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- Conservative smoothing - How It Works If we compare the result of conservative smoothing on the image segment of Figure 1 with the result obtained by mean filtering and median filtering, we see that it produces a more subtle effect than both the former (whose central pixel value would become 125) and the latter (124). Furthermore, conservative smoothing is less corrupting at image edges than either of these noise suppression filters.
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- Conservative smoothing - Applications The real utility of conservative smoothing (and median filtering) is in suppressing salt and pepper, or impulse, noise. A linear filter cannot totally eliminate impulse noise, as a single pixel which acts as an intensity spike can contribute significantly to the weighted average of the filter. Non-linear filters can be robust to this type of noise because single outlier pixel intensities can be eliminated entirely. Conservative smoothing works well for low levels of salt and pepper noise. However, when the image has been corrupted such that more than 1 pixel in the local neighborhood has been effected, conservative smoothing is less successful. For example, smoothing the image which has been corrupted by 1% salt and pepper noise (i.e. bits have been flipped with probability 1%).
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- Conservative smoothing - Applications After mean filtering, the image is still noisy, as shown in (a) After median filtering, all noise is suppressed, as shown in (b) Conservative smoothing produces an image which still contains some noise in places where the pixel neighborhoods were contaminated by more than one intensity spike.
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- Conservative smoothing - Applications However, no image detail has been lost; e.g. notice how conservative smoothing is the only operator which preserved the reflection in the subject's eye.
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- They are hybrid because they rely on ordering the pixel values, but they are then calculated by an averaging process. The midpoint filter is the average of the maximum and minimum within the window, as follows: Hybrid filters Ordered set Midpoint = The midpoint filter is most useful for gaussian and uniform noise. The alpha trimmed mean filter is the average of the pixel values within the window, but with some of the endpoint ranked values excluded. Ordered set Alpha trimmed mean = Where is the number of pixel values removed from each end of the list, and can range from 0 to (N 2 -1)/2. When =0, no values are removed from the list and the filter behaves as a mean filter. If =(N 2 -1)/2, the equation becomes a median filter.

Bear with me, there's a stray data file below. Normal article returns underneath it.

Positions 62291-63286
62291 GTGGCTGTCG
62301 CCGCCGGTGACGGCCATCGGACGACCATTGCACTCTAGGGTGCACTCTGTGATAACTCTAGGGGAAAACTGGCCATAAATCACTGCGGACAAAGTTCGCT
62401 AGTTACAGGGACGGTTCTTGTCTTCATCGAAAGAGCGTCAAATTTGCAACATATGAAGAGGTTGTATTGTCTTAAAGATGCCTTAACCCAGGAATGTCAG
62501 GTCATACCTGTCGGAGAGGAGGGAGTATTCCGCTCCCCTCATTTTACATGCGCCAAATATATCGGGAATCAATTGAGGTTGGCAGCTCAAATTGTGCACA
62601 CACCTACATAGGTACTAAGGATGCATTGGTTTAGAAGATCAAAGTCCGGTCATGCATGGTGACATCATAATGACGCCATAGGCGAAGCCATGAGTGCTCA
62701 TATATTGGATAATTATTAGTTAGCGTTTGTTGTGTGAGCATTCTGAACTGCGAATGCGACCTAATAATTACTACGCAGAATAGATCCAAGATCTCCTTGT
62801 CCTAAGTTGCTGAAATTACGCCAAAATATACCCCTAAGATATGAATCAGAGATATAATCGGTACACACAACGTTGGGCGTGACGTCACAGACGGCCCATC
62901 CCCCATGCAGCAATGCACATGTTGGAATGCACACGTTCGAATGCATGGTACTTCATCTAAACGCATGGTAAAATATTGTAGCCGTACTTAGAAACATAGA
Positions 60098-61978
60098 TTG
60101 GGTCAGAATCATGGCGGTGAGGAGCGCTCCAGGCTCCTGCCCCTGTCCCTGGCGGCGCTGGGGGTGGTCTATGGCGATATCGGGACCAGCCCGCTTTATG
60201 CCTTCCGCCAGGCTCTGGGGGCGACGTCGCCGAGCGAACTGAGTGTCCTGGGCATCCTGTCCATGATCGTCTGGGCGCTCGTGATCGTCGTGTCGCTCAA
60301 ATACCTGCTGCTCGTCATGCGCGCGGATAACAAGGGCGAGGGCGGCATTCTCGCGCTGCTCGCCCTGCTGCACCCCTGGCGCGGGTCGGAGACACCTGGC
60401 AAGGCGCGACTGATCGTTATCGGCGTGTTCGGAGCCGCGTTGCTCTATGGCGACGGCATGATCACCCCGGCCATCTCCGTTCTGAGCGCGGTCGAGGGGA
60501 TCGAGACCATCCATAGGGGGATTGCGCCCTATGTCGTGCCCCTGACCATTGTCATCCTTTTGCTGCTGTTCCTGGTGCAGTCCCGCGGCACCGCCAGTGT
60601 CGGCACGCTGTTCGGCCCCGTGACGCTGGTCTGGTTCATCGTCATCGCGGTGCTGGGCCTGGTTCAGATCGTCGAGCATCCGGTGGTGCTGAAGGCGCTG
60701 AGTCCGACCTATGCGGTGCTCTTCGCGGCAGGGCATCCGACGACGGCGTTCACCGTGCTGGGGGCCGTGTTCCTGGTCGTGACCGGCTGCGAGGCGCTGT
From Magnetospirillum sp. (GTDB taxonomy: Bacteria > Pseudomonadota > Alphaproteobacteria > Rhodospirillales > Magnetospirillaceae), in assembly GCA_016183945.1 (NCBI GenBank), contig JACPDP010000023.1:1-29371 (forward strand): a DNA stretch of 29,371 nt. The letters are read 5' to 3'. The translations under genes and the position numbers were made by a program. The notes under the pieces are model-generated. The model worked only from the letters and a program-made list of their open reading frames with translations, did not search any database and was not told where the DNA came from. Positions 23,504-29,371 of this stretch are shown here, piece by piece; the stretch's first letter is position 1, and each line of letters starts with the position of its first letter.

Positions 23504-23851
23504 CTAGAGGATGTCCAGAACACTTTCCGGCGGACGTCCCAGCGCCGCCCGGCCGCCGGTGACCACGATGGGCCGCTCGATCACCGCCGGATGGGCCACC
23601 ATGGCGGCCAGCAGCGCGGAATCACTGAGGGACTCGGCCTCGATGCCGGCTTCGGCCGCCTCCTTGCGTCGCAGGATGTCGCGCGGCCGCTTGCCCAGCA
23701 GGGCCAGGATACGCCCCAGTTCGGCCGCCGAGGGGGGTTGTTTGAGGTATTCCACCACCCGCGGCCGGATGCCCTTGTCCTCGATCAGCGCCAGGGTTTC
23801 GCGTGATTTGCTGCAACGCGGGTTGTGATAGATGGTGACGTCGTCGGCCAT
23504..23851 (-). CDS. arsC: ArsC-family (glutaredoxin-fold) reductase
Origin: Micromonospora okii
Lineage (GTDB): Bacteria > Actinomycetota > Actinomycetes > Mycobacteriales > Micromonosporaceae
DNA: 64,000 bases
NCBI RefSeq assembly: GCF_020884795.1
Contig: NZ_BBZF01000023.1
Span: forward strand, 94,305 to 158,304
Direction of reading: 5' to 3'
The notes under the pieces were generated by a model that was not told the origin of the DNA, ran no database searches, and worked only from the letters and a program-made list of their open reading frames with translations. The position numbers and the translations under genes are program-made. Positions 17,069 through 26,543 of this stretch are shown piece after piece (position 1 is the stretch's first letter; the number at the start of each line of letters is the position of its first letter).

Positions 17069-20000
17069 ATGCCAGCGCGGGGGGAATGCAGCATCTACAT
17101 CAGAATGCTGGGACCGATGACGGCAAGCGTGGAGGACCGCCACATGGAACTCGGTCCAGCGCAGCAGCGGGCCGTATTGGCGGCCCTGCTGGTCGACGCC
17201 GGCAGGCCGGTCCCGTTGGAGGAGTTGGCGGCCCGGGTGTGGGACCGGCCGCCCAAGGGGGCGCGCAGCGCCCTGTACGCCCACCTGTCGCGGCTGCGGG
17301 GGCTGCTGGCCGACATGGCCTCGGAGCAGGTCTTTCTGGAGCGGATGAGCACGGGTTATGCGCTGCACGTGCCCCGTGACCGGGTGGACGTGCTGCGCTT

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- Adaptive Filter where 2 n is an estimate of noise variance, 2 (x,y) is the grey level variance computed for the neighborhood centered on x,y and f_(x,y) is the mean grey level in the neighborhood. In homogeneus regions of an image, noise will be the sole cause of variations in grey level ( 2 n = 2 (x,y)) and g(x,y) = f_(x,y) This filter compute local grey level statistics within the neighborhood of a pixel and base their behavior on this information. For example:
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- Average and Variance Value The most common method is the average or mean. To obtain an average value, add up all your data values and divide by the number of data items. If X 01 is the length of your first maple leave, X 02 the length of your second maple leave, etc., then the average maple leaf length is: (X 01 +X 02 +X 03 + X 04 +X 05 +X 06 + X 07 +X 08 +X 09 + X 10 )/10 = X avg The most common way to describe the range of variation is standard deviation (usually denoted by the Greek letter sigma: ). The standard deviation is simply the square root of the variance The result is the variance; take its square root to get the standard deviation. variance = ( (X 01 -X avg ) 2 + (X 02 -X avg ) 2 + (X 03 -X avg ) 2 + + (X 10 - X avg ) 2 )/9
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- Line Detection The line detection operator consists of a convolution kernel tuned to detect the presence of lines of a particular width n, at a particular orientation . Figure shows a collection of four such kernels, which each respond to lines of single pixel width at the particular orientation shown Figure :Four line detection kernels which respond maximally to horizontal, vertical and oblique (+45 and - 45 degree) single pixel wide lines. If Ri denotes the response of kernel i, we can apply each of these kernels across an image, and for any particular point, if Ri>Rj for all j i that point is more likely to contain a line whose orientation (and width) corresponds to that of kernel i.
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- Line Detection- Guidelines for Use The result of applying the line detection operator, using the horizontal convolution kernel shown in Figure 1.a, is There are two points of interest to note here 1.Notice that, because of way that the oblique lines (and some `vertical' ends of the horizontal bars) are represented on a square pixel grid, e.g.
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- Line Detection- Guidelines for Use 2. On an image such as this one, where